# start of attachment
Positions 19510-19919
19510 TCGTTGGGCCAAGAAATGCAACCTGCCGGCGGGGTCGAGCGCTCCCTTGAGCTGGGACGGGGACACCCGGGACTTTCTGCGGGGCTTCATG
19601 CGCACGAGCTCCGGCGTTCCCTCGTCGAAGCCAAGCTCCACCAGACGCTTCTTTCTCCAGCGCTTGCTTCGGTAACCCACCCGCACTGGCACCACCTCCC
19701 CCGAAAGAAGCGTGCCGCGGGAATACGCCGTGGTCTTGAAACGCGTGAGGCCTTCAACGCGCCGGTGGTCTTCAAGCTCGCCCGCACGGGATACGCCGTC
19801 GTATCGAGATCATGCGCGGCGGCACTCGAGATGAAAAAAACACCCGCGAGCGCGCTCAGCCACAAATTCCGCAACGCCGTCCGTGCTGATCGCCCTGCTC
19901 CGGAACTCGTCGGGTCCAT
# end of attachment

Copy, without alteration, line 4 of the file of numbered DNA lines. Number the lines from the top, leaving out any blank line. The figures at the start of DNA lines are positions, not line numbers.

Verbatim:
19701 CCGAAAGAAGCGTGCCGCGGGAATACGCCGTGGTCTTGAAACGCGTGAGGCCTTCAACGCGCCGGTGGTCTTCAAGCTCGCCCGCACGGGATACGCCGTC